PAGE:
In my experience, it seems that when life makes a big shift, I re-examine who I am and how I’m doing. Oh, not right away. Not right now in the moment of crisis when the world seems to have turned upside down. But after a bit, when a big change, whatever it was, settles in on my life. When life shifts – identity shifts. Who I am – who you are – can get lost in the change.
We are all sure in a life shift right now. The tasks and roles we usually play, shift like sand underneath our feet. In these times, things like, getting laid off or furloughed, the worry about getting sick, the stress of working in new ways, the craziness of juggling everyone being at home, the inability to visit in person the extended family members or friends whom we love— all these challenges, change how we see ourselves. Because our roles are shifting, whether we realize it or not, cause our identity to get lost or called into question.
That’s why I wanted us to spend a few moments on these few verses assigned from this week’s Daily Bible Lectionary from 1st Peter. These verses help me refocus – to remember an identity already given to me – and to you. By mercy, we are God’s own people. While we may be challenged when life struggles arise, there is only one identity that consistently is ours. The apostle Peter invites us to keep growing into that identity as God’s people.
Knowing one’s true identity is transformative. Melba Beals was a 17-year-old African American girl living in Little Rock, Arkansas when she and eight other students integrated Central High School in 1957. Segregationists challenged that integration every step of the way. The African American students, known as the Little Rock Nine, experienced tremendous adversity in their quest.
Melba Beals was motivated to continue the fight for integration by her wise grandmother who said, “We are…God’s ideas [and] you must strive to be the best of what God made you.” Grandma gave her granddaughter Melba the gift of identity. She affirmed that, as a young black woman, Melba was “God’s idea.” (Commentary on 1st Peter 2:1-10, workingpreacher.org, Jeannine K. Brown, Professor of New Testament, Bethel Seminary, St. Paul, MN, 2017)
We are all “God’s ideas” – what a beautiful truth!
Prone to Wander & Forget
Yet you and I find that this identity gets challenged over and over, at times more severely than others. We fall short. We consistently forget who we are and whose we are. In addition, we sin daily, behaving and thinking in ways opposite of what God has in mind for us. We wander away from the identity we are born to have in God.
Therefore, as the apostle Peter says, we are NO PEOPLE apart from God’s mercy. And that, friends, is the key to who we really are. We struggle to be “God’s idea”, therefore, God sent his Son Jesus, to pour out God’s mercy upon us. St Peter reminds us what Jesus Christ has accomplished for us. While God could give up on us for our inability to stay living as God would have us live each day, instead, God in Jesus extends us forgiveness and compassion, gifts that set us back into being God’s ideas each and every day! God’s mercy through Jesus Christ brings you and me out from the shadows, out of difficulty, out of selfishness, out of fear, out of addiction, out of the shifting sands of all the confused roles we fall into that would threaten to wipe out who we really are. God’s ongoing mercy in Jesus sets us back into the firm knowledge that we truly are as God’s own people.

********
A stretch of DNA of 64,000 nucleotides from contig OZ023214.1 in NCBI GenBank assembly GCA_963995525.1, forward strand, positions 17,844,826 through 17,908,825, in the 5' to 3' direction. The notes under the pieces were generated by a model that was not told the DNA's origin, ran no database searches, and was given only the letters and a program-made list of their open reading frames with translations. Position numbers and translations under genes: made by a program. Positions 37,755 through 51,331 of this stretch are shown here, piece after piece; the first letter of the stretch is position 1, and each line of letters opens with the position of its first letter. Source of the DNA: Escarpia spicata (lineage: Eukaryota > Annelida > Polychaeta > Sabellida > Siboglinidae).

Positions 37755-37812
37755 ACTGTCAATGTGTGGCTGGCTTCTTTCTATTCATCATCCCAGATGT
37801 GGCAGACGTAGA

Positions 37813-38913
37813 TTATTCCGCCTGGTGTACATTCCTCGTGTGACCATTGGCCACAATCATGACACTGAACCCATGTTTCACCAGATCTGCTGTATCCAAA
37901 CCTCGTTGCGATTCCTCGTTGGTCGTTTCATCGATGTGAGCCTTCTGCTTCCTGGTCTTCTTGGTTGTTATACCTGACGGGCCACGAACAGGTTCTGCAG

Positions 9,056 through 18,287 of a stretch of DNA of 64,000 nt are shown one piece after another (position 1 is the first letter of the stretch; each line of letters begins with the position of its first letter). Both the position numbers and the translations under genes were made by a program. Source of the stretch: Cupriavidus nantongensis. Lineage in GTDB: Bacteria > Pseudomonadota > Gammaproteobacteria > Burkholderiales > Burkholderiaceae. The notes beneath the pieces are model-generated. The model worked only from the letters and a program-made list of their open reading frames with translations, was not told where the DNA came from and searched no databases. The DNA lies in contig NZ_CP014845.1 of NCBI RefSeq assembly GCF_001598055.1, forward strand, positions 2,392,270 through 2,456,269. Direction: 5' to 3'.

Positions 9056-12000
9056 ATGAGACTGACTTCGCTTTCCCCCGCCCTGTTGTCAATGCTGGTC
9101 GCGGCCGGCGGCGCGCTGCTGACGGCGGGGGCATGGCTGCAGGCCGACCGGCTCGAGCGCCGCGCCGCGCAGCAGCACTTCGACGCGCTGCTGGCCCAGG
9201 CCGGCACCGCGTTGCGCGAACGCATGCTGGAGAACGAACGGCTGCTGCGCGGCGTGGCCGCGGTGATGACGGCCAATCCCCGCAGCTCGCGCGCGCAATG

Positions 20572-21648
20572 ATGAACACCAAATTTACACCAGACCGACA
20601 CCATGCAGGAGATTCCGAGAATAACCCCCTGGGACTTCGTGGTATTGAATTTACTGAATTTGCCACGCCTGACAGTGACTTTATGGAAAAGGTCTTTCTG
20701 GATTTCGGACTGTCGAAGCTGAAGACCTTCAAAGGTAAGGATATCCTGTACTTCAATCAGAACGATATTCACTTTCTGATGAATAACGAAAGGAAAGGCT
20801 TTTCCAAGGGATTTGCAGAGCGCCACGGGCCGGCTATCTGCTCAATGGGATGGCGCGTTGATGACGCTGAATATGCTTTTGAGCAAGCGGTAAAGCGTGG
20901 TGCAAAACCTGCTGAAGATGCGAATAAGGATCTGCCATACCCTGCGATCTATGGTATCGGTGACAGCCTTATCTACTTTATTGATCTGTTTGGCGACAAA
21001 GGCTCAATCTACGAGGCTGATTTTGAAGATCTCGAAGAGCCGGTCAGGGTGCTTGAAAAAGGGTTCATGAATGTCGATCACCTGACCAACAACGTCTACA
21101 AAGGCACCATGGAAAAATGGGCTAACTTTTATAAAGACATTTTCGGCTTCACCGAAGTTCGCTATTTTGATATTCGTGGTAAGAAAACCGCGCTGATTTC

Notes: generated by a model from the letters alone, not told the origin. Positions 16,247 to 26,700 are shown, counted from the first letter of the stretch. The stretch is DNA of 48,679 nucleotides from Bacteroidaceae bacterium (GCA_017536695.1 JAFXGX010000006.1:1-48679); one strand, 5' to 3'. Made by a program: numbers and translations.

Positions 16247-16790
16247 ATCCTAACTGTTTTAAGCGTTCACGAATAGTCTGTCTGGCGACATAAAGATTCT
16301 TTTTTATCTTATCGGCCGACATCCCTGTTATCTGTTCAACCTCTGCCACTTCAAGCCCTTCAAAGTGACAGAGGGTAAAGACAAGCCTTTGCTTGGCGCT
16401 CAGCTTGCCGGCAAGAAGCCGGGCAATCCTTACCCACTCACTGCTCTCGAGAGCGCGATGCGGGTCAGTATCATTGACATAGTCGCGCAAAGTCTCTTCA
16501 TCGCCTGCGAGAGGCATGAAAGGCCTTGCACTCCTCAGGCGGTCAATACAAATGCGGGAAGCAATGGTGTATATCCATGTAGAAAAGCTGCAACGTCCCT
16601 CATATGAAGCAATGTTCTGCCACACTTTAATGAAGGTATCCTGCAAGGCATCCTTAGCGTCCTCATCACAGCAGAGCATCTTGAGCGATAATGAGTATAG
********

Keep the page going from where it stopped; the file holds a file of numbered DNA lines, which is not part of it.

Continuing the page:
Just as he wrote to the beleaguered early Christians of his own time who were facing great challenges, so St Peter writes to us, reminding us that we are deeply transformed thanks to Jesus. Listen again in vs. 10 to what God has done for us: “Once you were not a people, but now you are God’s people; once you had not received mercy, but now you have received mercy.” Christ has laid claim to our lives.
So then listen again as St Paul describes who we become because of this sacred identity. He writes in vs. 9, “You are a chosen race, a royal priesthood, a holy nation, God’s own people….” Goodness, what a list! What are we to do with that identity?
I’ll tell you one thing we DON’T do. We don’t Lord that identity over other people. We don’t shout out ‘praise the Lord, I’m so very special, I’m part of a chosen people so just look at me!’ NO!
Our True Identity
St Peter in vs. 9 tells us exactly what we are to do with our identity. We are God’s own, saved by mercy, St Peter says quote: “in order that you may proclaim the mighty acts of him who called you out of darkness into his marvelous light.” Redeemed in God’s mercy through Jesus, we are to tell others just how you and I have been rescued by God. We have received mercy. Out of this identity, we are to bear witness to it.
I don’t know how it is for you right now, but I’m clinging each day to the good news stories on the TV or internet. I’m craving stories of transformation. I love watching stories of people who have been brought out of difficulty – through the help of others – into new light and life. Aren’t those stories especially inspiring right now? Stories of people heading out of the hospital healed after being on a respirator from Covid-19. Stories of small groups in neighborhoods who gather at windows or along streets cheering hospital workers after a hard day. Stories of people here and there being brought out of some sort of hardship in this most difficult time – into a new place of relief and joy. To me, those are images of God bringing us out of hard places, into God’s marvelous light. They remind us of how beautiful our identity of being ‘God’s ideas’ can be, when we let ourselves serve one another in love and grace. That, my friends, is our identity, no matter what changes around us. Thanks be to God!